when confronted with the bounty of the Ferry Building Farmers Market? She loses all control. That’s what she does.
So some shopping was in order. Our purchases included (clockwise from the top)--crusty ciabatta from the Acme Bakery, Pierce Pt. herbed rind cheese from Cowgirl Creamery, salame pepato (peppered salami) from Boccalone, Mt. Tam triple cream cheese from Cowgirl Creamery, Promontory Cheddar from the Beehive Cheese Company (purchased in Napa later in the day) and (in the center), pancetta from Boccalone (more on Boccalone later), and Serrano chile goat cheese spread from Bodega Goat Cheese.
But, we weren’t done yet. We have organic sour dills from Happy Girl Kitchen (not quite a Jewish deli half sour, but still a great pickle), Bariani Early Harvest Extra Virgin Olive Oil (harvested 10/09 and bottled 7/20/10 – pretentious enough yet?), imported organic penne, Rancho Gordo flageolet white beans, and Bella Viva Orchards High Performance Fuel Trail Mix.
But, there’s still more. We bought a variety of radicchio that looks like it was crossed with romaine lettuce, powerfully aromatic Italian arugula, baby bok choy, and a mix of red, white, and purple new potatoes.
After all that shopping, it was time for…
Tasty Salted Pig Parts
Our main objective for visiting the Ferry Building (some shops shown in the photos right and below) was to shop at Chris Cosentino’s salumi shop, Boccalone. Chris, along with Aaron Sanchez, stars in the Food Network’s Chefs vs. City where they “…challenge two local foodies in an action-packed food adventure to locate that city's biggest, boldest, most unexpected food places. From wine stomping in Malibu, to eating the spiciest curry in all of NYC, to braving the coldest room in Las Vegas, Chefs vs. City will test the wits, guts, and skills of both teams as they race to the finish line” (from the Food Network’s website).
Lest you think I spend twenty-four hours a day watching the Food Network, let me assure you that such is not the case. And, if I were forced to tell the truth, I’d have to admit that I think that Chefs vs. City is a pretty lame program. But when I learned that Chris, along with business partner Mark Pastore, have a salumi store in San Francisco’s Ferry Building I knew that a visit was a must.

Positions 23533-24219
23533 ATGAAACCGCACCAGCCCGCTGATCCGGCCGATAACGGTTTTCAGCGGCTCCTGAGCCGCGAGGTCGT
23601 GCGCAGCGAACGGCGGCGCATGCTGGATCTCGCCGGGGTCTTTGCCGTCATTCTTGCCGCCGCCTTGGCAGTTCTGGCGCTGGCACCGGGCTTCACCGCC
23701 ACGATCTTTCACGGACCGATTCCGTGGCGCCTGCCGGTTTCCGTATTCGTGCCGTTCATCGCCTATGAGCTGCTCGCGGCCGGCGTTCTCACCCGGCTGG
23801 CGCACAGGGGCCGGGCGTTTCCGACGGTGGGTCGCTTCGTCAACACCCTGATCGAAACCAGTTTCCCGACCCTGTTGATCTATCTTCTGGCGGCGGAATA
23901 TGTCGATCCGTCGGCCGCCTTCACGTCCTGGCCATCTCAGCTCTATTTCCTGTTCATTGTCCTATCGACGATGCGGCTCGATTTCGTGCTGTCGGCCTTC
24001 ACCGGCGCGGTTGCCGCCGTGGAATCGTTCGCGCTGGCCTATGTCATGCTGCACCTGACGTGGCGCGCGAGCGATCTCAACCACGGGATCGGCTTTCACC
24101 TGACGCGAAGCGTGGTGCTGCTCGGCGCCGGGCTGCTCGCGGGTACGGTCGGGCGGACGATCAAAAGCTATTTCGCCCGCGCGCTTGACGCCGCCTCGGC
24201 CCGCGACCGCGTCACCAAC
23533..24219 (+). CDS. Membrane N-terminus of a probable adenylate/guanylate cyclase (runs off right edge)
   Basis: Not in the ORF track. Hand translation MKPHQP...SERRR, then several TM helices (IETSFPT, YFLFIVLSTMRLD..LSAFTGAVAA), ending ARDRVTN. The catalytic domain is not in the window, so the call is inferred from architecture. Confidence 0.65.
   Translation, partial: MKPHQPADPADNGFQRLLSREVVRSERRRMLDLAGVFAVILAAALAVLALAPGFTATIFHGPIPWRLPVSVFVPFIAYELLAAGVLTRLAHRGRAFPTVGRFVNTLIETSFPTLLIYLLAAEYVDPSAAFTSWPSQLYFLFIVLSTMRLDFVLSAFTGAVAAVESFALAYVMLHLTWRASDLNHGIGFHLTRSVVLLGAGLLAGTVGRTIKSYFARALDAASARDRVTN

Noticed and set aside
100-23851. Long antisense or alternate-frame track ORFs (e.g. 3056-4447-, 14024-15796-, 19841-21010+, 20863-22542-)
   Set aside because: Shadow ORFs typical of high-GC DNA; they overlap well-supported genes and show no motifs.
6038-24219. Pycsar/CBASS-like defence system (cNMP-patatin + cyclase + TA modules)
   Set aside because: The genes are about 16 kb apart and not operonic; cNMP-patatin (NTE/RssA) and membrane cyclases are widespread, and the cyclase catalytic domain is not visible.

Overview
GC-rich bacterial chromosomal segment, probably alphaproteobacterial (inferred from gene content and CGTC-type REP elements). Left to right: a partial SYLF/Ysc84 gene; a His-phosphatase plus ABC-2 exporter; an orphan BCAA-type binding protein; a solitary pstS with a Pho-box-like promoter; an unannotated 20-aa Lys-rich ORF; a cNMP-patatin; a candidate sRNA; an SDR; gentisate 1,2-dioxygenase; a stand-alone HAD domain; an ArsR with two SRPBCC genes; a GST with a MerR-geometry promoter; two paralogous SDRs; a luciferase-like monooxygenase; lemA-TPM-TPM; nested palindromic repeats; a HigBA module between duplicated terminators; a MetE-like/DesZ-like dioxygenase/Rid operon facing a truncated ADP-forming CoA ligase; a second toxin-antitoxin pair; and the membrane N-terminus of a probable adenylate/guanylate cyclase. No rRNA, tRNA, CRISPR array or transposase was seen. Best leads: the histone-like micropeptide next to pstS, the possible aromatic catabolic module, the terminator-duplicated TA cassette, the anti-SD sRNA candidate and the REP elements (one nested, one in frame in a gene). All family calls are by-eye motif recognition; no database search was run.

“Boccalone is the creation of Chris Cosentino and Mark Pastore, who are known for their authentic Italian cuisine and commitment to sustainability at Incanto restaurant in San Francisco. Mark realized his dream of owning a traditional Italian restaurant when he opened Incanto in 2002.
Chris joined him as chef in 2003 and soon added house-made salumi to his highly-regarded menu. Since the first mortadella and fennel salame was added to the menu, customers have been asking to take Incanto’s salumi home…” (from Boccalone’s web site).
And “Tasty Salted Pig Parts” became the store’s slogan.
So more shopping was in order. All of Boccalone’s salame feature heritage-breed pork, Italian sea salt, and the highest-quality spices, and are slow-cured in a natural casing. My choices that day, along with the pancetta, were a brown sugar and fennel salami, a Salame Pepato (medium-grind salame seasoned with three specialty varieties of black pepper), and a Soppressata (dry-cured salame in the traditional Calabrian style with spices and a hint of chile).
And I purchased something completely new to me--“Nduja (say "en-doo-ya"), a spicy spreadable salami, originating from Calabria. “Nduja is cured in a casing like hard salami, but it maintains a soft texture that is spreadable at room temperature. Nduja will change the way you think about salami. It is perfect when spread on grilled bread, in a sandwich, or on pizza. It adds amazing flavor to pasta sauces, vegetables and cooked beans” (from Boccalone’s web site).
And now it was time—barely—for lunch. Since we were short on time to catch the ferry back to Vallejo, we decided to “grab and go” two of Boccalone’s sandwiches. From the cold Panini list, we decided to share a Boccalone Combo with greens, provolone, and oregano vinaigrette and a Prosciutto Crudo with greens and olive oil.
So with sandwiches in hand, we dashed for the ferry, where we grabbed one of the side booths. Time to unwrap the sandwiches. Wow. And we thought that the sandwiches at Salumi in Seattle were good. The Boccalone sandwiches were approaching Andreoli (Scottsdale, AZ) territory. First, the rolls were to die for. This was the closest we have come to a good South Philadelphia (Italian section of the city) sandwich roll. They were chewy without being dense and heavy, but were still sturdy enough to absorb the olive oil and vinaigrette without dissolving.
The combo contained a generous amount of the prosciutto crudo, cooked style salame, and capocollo (made from the neck meat of the pig and cured whole with aromatic herbs and spices.) And the prosciutto crudo sandwich contained a most generous amount of this Italian classic cured meat. What could be better than taking a leisurely cruise (OK, it was just a ferry ride) while contentedly munching on Tasty Salted Pig Parts.
While I still give Andreoli a slight edge, a 4.99 Addie rating seems a bit bogus, so we’ve agreed that Boccalone and its wonderful meats also merit a 5.0 Addie rating.